Column: In search of that perfect boycott
I’ve never formally committed to any boycott.
It’s a word that gets tossed around whenever one segment of society feels slighted for whatever reason, some justified, some not so much. History provides plenty of examples of famous boycotts that brought real change for the good of society. The Montgomery Bus Boycott from Dec. 5, 1955, to Dec. 20, 1956, began four days after Rosa Parks refused to give up her seat to a white man on a Montgomery bus. Ms. Parks’ act of defiance helped spark the civil rights movement. Other boycotts, such as the U.S. refusing to compete at the 1980 Moscow Olympics due to the USSR’s invasion of Afghanistan, yielded unsatisfactory results.
Calls for boycotts have seemed to dominate the news cycle recently. As nearly everyone is aware, the drama surrounding the NFL and player protests during the national anthem has sparked myriad calls for boycotts. President Trump ignited the controversy two weeks ago when he called for a boycott of the NFL unless all players stood for the anthem.
Most recently, ESPN host Jemele Hill suggested on Twitter that it’s up to fans to spark change by impacting advertisers; the burden can’t fall entirely on players. Her comments were a reference to Dallas Cowboys owner Jerry Jones’ threat that any players who refused to stand during the anthem would not play. Her comments were viewed as calling for a boycott, although she clarified in a later message that she was not advocating for a boycott. Ms. Hill was suspended by ESPN, which drew a new batch of boycotts.
On Tuesday, the Rev. Al Sharpton threatened to organize a boycott of ESPN advertisers over Ms. Hill’s suspension.
Got all that?
If you feel your head spinning, you’re not the only one.
I won’t debate the merits of the anthem protests here; feel free to flip on Fox News if you crave more of that. I will say, though, I have no current intention of boycotting the NFL, ESPN or its advertisers.
But all this talk of boycotts has me thinking there must be something out there worth taking a stand on.
I opened Google and started searching. The search engine is great at guiding you along in a search, filling in text as you start to type. For example, when I type “boycott,” the first suggestion that pops up is ‘boycott NFL.’
So I decided to pop around to see what people are searching to boycott. The results were interesting.
The first result under the letter A is “boycott Amazon.” I rely way too much on speedy deliveries of anything and everything by Amazon to ever consider a boycott. Sorry. Next.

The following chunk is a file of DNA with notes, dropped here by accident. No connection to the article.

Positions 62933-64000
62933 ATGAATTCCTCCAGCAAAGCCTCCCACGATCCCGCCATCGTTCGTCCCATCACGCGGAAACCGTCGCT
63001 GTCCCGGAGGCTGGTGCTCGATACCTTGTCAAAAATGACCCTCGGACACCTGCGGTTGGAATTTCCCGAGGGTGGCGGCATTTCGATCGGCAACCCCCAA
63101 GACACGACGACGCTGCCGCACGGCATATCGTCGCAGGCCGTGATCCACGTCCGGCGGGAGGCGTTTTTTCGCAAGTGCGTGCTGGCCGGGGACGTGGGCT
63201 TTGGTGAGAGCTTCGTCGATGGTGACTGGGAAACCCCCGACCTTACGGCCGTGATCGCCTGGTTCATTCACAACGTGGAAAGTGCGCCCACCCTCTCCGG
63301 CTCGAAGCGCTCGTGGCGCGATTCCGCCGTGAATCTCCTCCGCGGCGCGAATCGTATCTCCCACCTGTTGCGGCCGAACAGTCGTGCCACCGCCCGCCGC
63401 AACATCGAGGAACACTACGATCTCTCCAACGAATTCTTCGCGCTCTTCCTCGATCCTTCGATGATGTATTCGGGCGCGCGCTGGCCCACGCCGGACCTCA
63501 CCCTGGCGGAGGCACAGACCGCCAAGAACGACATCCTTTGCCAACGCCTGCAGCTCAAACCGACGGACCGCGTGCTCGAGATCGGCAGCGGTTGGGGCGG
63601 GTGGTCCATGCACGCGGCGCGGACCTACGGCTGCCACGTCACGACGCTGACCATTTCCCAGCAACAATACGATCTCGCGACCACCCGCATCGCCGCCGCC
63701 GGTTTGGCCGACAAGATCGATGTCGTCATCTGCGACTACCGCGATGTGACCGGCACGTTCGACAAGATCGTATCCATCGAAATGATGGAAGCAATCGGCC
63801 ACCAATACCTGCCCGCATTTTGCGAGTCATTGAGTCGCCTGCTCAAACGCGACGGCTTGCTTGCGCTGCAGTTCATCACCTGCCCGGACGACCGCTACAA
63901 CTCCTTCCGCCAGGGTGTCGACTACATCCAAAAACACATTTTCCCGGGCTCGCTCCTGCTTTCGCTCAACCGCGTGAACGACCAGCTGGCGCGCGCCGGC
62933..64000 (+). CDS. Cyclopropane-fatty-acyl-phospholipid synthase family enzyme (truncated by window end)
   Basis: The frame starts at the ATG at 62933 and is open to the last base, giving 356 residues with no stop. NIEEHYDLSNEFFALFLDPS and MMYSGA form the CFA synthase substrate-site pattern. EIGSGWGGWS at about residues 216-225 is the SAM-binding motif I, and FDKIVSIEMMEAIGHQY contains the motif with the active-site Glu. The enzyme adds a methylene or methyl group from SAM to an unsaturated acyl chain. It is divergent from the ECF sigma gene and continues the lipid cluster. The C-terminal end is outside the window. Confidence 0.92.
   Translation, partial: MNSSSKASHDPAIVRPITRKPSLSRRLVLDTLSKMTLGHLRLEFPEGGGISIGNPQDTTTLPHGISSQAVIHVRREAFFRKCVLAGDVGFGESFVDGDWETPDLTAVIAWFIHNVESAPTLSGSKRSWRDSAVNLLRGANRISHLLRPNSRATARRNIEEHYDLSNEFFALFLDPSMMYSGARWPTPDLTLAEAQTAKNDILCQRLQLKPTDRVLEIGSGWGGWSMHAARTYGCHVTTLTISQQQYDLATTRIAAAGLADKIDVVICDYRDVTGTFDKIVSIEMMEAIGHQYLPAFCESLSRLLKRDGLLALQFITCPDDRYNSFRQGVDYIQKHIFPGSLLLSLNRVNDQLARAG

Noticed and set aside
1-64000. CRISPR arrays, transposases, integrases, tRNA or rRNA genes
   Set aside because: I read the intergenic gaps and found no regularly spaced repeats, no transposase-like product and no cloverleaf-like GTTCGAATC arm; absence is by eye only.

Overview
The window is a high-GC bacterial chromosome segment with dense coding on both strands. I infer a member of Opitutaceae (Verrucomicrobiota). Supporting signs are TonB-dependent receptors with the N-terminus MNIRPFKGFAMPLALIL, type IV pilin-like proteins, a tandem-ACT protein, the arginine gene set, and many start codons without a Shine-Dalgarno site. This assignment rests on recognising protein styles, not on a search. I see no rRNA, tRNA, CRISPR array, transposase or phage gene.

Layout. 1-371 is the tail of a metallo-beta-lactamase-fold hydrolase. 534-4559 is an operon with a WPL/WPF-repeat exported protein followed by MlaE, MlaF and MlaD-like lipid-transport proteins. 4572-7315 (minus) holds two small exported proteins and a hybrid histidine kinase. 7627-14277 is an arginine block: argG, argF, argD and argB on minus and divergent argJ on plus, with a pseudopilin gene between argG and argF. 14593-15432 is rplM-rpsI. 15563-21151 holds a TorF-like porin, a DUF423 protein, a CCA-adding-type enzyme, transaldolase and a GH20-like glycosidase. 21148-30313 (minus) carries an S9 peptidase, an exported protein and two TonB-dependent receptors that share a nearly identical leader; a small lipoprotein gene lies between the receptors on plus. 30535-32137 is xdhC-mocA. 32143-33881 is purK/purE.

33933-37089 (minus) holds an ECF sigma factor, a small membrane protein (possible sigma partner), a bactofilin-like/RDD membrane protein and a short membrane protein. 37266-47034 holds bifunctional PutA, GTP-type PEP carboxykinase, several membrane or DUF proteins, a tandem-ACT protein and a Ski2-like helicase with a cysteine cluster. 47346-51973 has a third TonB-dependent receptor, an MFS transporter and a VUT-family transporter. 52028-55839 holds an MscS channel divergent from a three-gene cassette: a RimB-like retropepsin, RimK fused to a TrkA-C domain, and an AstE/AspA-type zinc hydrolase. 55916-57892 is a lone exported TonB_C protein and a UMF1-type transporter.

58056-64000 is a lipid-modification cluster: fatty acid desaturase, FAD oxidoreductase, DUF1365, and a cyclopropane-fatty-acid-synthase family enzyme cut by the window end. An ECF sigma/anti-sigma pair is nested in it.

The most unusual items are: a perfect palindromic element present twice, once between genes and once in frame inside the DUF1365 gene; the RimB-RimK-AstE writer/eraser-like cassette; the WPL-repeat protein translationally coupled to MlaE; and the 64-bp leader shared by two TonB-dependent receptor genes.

The next letter led with “boycott B&H.” Apparently this boycott started over the electronics retailer’s alleged exploitation of workers who were to lose their jobs when the company moved its warehouse. Sounds like a worthy cause, but I had never heard of the company, so it’s hard to participate in a real boycott.
Some people simply want to know what a boycott is. The first result for the letter D is “boycott definition.” For the letter M, it’s “boycott meaning.” It helps to know what a boycott is before beginning.
The letter G started with “boycott Google.” But how do I keep searching if I boycott Google? That simply won’t work.
The letter H surprised me. “Boycott Hamilton,” the widely popular Broadway show, had dropped to fifth. You’ll remember the hoopla last November when Vice President-elect Mike Pence saw the show and the cast used the opportunity to call for the incoming administration to uphold American values for all people. Some took that as Mr. Pence being “harassed” and called for a boycott of the show. A quick glance on StubHub shows tickets for the show starting at no cheaper than $300. So it appears the boycott has since fizzled.
The second result under the letter K is “boycott Knicks.” As a lifelong Knicks fan, I’ve come too far to ever turn back. I’ll still be a fan through decades more of losing and dysfunction.
For the letter U, the first result is “boycott Uber.” I understand the company may not be the best, but who can argue with the convenience of a ride one click away? I’m not giving up Uber yet.
The letter V begins with “boycott Verizon.” I’ve seen the cell service AT&T has, so you better believe I’m sticking with Verizon.
One of the top results for the letter E, after ESPN of course, is “boycott everything.”
Now that I think about it, I’m ready to just boycott boycotts.
The author is the editor of the Riverhead News-Review and The Suffolk Times. He can be reached at 631-354-8049 or [email protected].